Managing American History

Caleb McDaniel’s fine post on how to teach the nineteenth-century American history course has got me thinking about my own survey course.  The survey course is designed to introduce students to the major issues in American history from colonization to the present.  Anyone who has taught the survey, however, is aware of the ongoing tension between depth and breadth.  It is simply impossible to teach the course and achieve the kind of detail and meaning that many teachers hope to leave their students with and at the same time cover all of the standard stops along the way. 

I am in the last week of classes and we are only just finishing up the 1960′s and Vietnam.  We will finish up the year with a discussion of Nixon and Watergate, the end of the Vietnam War, and the takeover of the U.S. Embassy in Tehran.  Unfortunately, we will not have a chance to discuss more recent events.  And this is the problem.  It seems to me that students need much more coverage of world events and specifically the way in which U.S. policy has contributed to the present state of affairs.  When I say contribute I of course mean both positive and negative.  I go through this at the end of every year, but I have yet to make any substantial changes to the course.  What topics am I willing to give up or minimize?  These are tough questions given my interest in the Colonial period through the Civil War.  (Such question are irrelevant for AP classes since the curriculum is already to a great extent dictated by the test.)

Ideally I would like to spend the entire second semester (roughly Jan.15 – May 15) on twentieth/twenty-first century history.  I see myself in the last week discussing sections of Thomas Friedman’s The World is Flat.  I’ve heard that some teachers actually start with the 20th century, proceed forward before going back to the Colonial period.   While it may make it easy to ensure coverage of more recent events it does so at the expense of not fully understanding how important modern themes evolved.  No, the foundations must be laid at the beginning of the year.  How did colonization evolve and why did slavery develop as a labor system – along with it insidious racial component – by the beginning of the 18th century throughout the colonies?  So much of American history hinges on a mature discussion of these and other important issues.  I simply do not know how students can make sense of complex chain of events without proceeding in chronological order.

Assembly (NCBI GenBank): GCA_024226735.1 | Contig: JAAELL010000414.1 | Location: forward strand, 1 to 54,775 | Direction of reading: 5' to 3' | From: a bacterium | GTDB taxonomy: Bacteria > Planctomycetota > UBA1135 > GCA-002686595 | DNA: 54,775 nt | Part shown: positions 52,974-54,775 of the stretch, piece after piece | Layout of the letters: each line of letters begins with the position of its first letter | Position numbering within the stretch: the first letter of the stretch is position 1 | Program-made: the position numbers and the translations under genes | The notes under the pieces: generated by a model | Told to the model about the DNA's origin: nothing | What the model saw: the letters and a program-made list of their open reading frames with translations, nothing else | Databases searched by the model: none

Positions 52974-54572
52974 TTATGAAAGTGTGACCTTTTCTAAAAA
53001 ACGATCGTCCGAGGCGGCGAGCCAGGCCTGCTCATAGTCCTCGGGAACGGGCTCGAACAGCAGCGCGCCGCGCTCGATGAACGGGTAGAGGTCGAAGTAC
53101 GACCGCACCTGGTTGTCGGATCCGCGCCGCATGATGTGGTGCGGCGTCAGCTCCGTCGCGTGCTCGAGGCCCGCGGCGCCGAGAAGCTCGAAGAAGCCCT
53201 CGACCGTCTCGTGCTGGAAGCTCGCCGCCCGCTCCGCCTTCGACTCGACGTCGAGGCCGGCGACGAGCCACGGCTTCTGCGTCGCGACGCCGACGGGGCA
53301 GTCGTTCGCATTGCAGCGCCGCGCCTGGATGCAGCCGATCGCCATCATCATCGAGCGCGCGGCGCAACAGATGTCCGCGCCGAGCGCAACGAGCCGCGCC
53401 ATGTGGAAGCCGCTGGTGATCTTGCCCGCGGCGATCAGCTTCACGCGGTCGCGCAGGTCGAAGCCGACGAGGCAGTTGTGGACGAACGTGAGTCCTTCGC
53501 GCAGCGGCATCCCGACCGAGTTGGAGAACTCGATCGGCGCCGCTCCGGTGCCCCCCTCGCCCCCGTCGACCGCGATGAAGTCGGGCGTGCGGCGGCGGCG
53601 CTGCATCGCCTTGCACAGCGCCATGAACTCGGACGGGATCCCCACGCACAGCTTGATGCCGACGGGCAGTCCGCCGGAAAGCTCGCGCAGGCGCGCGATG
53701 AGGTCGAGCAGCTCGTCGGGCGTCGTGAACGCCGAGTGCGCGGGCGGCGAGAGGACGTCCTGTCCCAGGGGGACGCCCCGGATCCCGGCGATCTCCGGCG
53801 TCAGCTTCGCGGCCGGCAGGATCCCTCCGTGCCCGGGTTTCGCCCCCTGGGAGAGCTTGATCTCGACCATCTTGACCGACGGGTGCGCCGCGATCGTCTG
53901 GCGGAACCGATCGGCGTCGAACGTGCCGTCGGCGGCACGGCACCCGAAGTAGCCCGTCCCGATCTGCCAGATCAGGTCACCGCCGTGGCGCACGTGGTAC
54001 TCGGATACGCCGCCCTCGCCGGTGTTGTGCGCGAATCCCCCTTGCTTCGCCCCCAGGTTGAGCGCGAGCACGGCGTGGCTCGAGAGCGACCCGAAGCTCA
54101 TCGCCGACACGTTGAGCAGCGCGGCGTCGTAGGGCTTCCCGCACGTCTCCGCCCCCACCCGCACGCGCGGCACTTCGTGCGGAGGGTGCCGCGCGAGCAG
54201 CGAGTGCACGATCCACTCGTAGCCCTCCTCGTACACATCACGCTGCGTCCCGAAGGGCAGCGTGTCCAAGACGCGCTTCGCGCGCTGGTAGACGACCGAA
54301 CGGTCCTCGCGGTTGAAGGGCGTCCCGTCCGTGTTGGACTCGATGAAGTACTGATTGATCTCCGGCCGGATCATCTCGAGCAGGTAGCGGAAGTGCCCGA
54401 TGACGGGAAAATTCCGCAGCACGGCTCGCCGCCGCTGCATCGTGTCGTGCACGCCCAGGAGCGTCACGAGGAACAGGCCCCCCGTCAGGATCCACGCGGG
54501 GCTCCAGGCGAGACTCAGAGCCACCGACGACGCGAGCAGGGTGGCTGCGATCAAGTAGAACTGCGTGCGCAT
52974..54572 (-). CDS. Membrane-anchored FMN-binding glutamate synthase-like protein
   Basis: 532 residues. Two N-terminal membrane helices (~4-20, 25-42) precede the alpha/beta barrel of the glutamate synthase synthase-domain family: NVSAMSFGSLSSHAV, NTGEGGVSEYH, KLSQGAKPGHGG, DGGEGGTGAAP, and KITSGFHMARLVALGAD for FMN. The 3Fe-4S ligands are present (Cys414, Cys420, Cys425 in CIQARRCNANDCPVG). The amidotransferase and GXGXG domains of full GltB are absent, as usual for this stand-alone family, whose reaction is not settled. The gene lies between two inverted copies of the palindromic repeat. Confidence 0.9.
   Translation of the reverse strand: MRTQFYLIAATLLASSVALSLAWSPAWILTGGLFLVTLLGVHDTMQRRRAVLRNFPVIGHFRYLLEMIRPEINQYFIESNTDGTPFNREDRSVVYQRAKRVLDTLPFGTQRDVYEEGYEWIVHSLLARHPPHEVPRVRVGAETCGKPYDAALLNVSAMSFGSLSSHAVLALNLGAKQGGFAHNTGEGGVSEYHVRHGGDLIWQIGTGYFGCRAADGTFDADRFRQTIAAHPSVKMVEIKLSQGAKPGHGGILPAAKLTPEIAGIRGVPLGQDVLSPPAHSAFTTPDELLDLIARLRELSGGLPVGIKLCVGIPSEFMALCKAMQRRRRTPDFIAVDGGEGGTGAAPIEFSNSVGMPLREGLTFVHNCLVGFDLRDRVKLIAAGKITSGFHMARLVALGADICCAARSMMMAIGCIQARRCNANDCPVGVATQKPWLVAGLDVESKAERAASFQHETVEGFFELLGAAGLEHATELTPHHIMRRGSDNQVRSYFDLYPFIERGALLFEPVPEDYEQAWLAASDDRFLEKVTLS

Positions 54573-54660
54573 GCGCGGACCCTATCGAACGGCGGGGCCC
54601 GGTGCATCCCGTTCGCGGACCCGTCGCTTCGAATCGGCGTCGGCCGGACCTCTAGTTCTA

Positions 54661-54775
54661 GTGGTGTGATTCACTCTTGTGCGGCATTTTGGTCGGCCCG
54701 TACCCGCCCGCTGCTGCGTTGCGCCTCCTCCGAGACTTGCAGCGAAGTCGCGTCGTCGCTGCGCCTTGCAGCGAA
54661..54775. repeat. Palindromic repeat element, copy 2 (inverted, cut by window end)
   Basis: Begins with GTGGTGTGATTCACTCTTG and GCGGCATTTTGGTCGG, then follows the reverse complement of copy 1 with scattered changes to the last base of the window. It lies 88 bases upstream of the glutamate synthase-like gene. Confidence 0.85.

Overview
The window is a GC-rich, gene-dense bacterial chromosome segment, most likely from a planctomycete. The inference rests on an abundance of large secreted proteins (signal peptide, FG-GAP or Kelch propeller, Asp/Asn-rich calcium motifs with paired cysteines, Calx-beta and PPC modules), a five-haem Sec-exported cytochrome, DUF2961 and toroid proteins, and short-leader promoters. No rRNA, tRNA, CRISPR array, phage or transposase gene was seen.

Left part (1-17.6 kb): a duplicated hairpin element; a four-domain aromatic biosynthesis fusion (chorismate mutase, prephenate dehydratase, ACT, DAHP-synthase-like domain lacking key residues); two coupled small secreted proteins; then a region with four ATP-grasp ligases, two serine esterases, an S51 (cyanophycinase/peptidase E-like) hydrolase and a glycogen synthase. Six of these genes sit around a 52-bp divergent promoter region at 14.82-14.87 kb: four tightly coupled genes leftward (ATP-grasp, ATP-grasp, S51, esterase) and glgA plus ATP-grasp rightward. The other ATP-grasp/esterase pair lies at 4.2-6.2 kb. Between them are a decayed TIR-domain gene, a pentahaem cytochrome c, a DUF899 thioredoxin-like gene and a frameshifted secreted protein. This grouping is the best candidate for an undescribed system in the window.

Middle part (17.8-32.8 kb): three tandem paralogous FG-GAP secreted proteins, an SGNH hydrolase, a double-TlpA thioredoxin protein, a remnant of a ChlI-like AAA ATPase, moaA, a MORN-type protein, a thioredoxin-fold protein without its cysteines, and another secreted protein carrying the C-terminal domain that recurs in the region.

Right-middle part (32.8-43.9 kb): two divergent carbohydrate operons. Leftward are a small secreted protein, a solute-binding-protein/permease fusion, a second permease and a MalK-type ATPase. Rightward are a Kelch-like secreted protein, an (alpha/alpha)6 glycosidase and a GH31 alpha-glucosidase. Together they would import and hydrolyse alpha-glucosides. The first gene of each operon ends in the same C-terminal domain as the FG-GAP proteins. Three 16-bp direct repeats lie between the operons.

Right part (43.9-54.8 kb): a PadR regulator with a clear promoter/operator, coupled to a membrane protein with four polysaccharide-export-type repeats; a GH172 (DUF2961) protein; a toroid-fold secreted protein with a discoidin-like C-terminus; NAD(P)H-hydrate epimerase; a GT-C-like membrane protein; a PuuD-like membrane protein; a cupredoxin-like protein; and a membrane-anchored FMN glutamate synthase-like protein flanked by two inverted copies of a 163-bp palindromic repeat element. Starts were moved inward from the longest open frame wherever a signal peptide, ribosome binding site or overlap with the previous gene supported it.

If I am going to make these fundamental changes I am going to have to seriously reconsider how I teach some of the more high-profile events in American history.  Is my job to prepare students to better understand the world in which they live or is it to provide them with an encyclopedic background of American history?  Does a post-September 11th world and the complex issues involved in trying to better understand U.S. Foreign Policy sway the way this problem is framed?  While I don’t necessarily believe that this tension between breadth and content is ultimately a mutually exclusive choice, the fact that I have a short amount of time does force the issue. I hope to post more on this issue as I get a better idea of how to proceed.  Your advice is always appreciated.

9 comments… add one

  • Cash May 12, 2006

    Kevin,

    More and more I am convinced that a fundamental reordering of the entire curriculum is fast becoming necessary. There is an explosion of information and so much of it that should be given to our students that in order to achieve that breadth the amount of information necessarily has to be paper thin. Perhaps it made sense in the 1940s and 1950s to break US History into halves. But we’ve had a lot of history since then, and halves may not do. To achieve the necessary depth we may want to divide US History into thirds. Freshmen study US History from colonization through 1820, Sophomores take it from 1820-1920, and Juniors from 1920-present, or something like that. Seniors might take a more specialized class such as the history of the state, or perhaps even World History or Western Civilization.

    Perhaps we even need a more fundamental restructuring of the entire educational experience and maybe add another year of high school.

    Regards,
    Cash

  • Kevin Levin May 12, 2006